All is vanity indeed!
Yet I still give thanks today for Mel,
for the deep and meaningful conversations at parties and the pub,
the relieved boredom in the midst of tedious psychology classes,
the joy of sharing the stage with her in A-Level Theatre Studies productions.
In the midst of
grief, shock, anger, confusion
at the scarcity of a harvest,
at the shortness of a life,
at what might have been,
God calls us to give thanks
for what is and has been:
for the crops harvested,
for the life lived,
we are called,
the hope we have in Christ.
is no easy book
to get to grips with.
However we approach it,
that here is a vision of the future.
It is an apocalyptic vision
It is sometimes referred to as prophecy
– we should remember that not all biblical prophecy is given in a literal way.
However we approach it
we can say that Revelation looks forward,
At times like this it is difficult to look forward.
How can one even begin to raise one’s head
and look to the horizon
when all one wants to do is bow one’s head
How can we hope for the future
when all around us seems cause for despair?
How can we continue to live
when all about us is death and decay?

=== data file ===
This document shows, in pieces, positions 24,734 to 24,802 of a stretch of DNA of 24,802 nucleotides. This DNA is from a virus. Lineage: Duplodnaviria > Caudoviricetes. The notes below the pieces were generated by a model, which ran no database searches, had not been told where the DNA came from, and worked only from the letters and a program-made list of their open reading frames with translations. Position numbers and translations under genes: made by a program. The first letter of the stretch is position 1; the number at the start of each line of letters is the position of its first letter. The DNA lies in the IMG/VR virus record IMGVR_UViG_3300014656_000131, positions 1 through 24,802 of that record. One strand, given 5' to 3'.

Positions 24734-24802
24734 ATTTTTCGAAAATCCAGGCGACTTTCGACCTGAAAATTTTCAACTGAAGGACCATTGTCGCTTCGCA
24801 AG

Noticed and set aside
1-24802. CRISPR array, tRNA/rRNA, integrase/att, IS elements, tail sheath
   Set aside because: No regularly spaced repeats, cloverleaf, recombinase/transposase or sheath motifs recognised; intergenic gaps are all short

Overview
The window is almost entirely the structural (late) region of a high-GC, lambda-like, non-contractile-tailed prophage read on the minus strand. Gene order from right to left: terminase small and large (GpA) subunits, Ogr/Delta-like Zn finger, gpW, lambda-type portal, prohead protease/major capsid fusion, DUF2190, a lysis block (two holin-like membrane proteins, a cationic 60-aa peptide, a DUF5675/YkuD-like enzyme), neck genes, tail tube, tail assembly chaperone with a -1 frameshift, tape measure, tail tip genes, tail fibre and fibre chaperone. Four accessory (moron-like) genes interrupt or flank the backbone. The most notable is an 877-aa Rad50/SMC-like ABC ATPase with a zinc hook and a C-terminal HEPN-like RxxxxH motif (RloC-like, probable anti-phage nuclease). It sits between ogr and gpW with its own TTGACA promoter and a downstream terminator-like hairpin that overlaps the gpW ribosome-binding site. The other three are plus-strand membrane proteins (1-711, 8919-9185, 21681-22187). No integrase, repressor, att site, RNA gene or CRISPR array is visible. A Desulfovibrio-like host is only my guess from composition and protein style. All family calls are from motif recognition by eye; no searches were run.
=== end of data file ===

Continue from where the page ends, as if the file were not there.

we have the utter certainty that death is defeated,
the dragon has been thrown down,
the kingdom has come,
The creation will be renewed.
in all its strange imagery
and complex metaphors,
assures us of a victory
that has happened,
Our harvest may not be all it could have been
but still we have hope that when the final harvest is brought in
it shall be glorious.
Our lives may all lead to death,
a death that too often comes too soon,
yet we have certain hope that death is not the end,
that there is a loving and merciful God
into whose tender care we can commit
the loved ones
who have so sadly departed from us.
while we give thanks for what has been
and look in hope to the future,
we are called to live in the now.
The final verse of Matthew’s sixth chapter,
the single verse missed off
at the end of the lectionary reading as given,
“So do not worry about tomorrow,
for tomorrow will bring worries of its own.
Today’s trouble is enough for today.”
Isn’t it just?!
With such troubles,
what does it mean to live in the now,
to not worry about our material welfare
and to strive for the Kingdom
and God’s righteousness?
How does a farmer
whose yields are far below par
not worry about his future?
How does a community
that loses one of its youth in such tragic circumstances
not worry about its future
and the future of its children?
I’m not sure it is possible.
We’re all human after all.
All we can do is strive,
we cannot achieve the Kingdom fully,
For it is God’s kingdom,
I would suggest
that we can try and live in the now,
is to remember we are not alone.
In the midst of this tragedy
we have gathered for a Harvest Festival,